What PH toilets, justice system have in common | Inquirer Opinion

What PH toilets, justice system have in common

12:01 AM May 06, 2014

The longer the pork barrel scam and the MRT3 controversies remain outside the courts, the farther we are from seeing justice rendered in these two issues. The twists and turns provide the malefactors with the opportunity to muddle the issues to their advantage. If the Ombudsman and the Department of Justice have the necessary evidence to nail the culprits before the Sandiganbayan, by all means, start the court proceedings. The delay is making the scenario curiouser and curiouser. Already, names are being dragged into the two cases. Even the ordinary citizen who is not familiar with the nuances of the law feels that there is a deliberate attempt to shift the blame from the culprits.

In the case of the MRT3 controversy, I liken this to a jigsaw puzzle. All the pieces of the puzzle are there, but certain parties deliberately refuse to put in some pieces, for reasons privy to them. Every time the story is told and retold, some pieces relevant to the case are deliberately withheld. This brings to mind our lack of appreciation of clean toilets. Let’s admit it, we tolerate foul-smelling toilets. Government and private offices, schools, restaurants, shopping malls, churches, dormitories, lodging houses, bus stations, movie houses, airport terminals, even residences, etc., have foul-smelling toilets. The foul smell is not only the issue. Shopping malls—yes, the big ones—do not have enough toilets. These are found only at both ends of the building and not all floors have toilets. One has to walk a hundred meters or more to relieve one’s self. There used to be separate toilets for men and women, and in a few cases, also for the elderly. In some of these, the latter are now open to everybody because the “HIS” and “HERS” have been decommissioned.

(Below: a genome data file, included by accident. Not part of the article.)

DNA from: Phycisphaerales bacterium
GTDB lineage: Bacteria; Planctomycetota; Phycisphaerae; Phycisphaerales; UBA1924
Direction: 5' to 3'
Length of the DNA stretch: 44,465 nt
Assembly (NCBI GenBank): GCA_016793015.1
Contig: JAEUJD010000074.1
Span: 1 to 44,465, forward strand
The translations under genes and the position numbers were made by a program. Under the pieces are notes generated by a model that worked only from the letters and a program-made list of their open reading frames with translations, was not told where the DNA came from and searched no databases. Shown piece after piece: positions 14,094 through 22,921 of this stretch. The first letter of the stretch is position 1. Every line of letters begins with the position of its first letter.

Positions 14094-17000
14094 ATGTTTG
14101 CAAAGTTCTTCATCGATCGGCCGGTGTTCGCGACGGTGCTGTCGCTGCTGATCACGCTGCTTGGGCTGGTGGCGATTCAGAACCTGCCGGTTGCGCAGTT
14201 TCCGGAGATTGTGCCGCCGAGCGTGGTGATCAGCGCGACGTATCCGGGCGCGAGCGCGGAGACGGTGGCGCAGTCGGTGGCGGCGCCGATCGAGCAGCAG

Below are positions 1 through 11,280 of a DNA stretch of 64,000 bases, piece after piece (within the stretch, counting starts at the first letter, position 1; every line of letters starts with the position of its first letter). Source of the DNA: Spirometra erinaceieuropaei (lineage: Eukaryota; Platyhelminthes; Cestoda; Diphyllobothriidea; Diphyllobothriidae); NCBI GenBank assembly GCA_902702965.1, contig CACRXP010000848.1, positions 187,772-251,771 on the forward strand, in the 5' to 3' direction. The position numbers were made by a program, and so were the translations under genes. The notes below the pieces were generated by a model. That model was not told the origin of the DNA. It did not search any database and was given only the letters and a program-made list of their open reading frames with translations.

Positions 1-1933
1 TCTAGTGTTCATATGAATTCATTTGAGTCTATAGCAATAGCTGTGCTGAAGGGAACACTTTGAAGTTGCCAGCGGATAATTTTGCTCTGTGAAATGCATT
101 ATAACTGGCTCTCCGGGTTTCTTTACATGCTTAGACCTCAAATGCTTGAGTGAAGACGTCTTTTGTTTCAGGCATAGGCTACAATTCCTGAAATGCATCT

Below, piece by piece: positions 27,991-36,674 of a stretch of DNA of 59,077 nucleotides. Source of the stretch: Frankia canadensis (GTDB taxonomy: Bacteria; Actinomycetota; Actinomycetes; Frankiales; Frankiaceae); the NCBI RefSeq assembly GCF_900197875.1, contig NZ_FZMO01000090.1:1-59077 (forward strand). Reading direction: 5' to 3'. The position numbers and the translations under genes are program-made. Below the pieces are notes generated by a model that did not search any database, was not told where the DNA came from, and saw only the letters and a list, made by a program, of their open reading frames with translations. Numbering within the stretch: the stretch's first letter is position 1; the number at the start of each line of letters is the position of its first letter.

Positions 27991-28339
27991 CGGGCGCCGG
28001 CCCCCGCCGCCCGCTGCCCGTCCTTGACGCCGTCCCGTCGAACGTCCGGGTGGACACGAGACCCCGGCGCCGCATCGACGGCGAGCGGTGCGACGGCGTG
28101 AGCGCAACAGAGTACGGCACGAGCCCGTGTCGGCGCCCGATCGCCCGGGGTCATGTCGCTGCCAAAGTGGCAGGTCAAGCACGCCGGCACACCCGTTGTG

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The government authorities should inspect these public places and apply sanctions to those who do not adhere to the requirements. There are regulations governing the number and sizes of toilets in public places. Architects and engineers are aware of these, but the rules are violated because the building owners are scrimping on construction costs!

I hate to use the word “civilized,” but please, let us all be civilized in the matter of toilets. We are now in the 21st century, but our toilets and the way we run our country are a great

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embarrassment.

—APOLONIO G. RAMOS,

42 Mindanao St., Marikina City

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TAGS: Hygiene, MRT, pork barrel, Sandiganbayan, toilets
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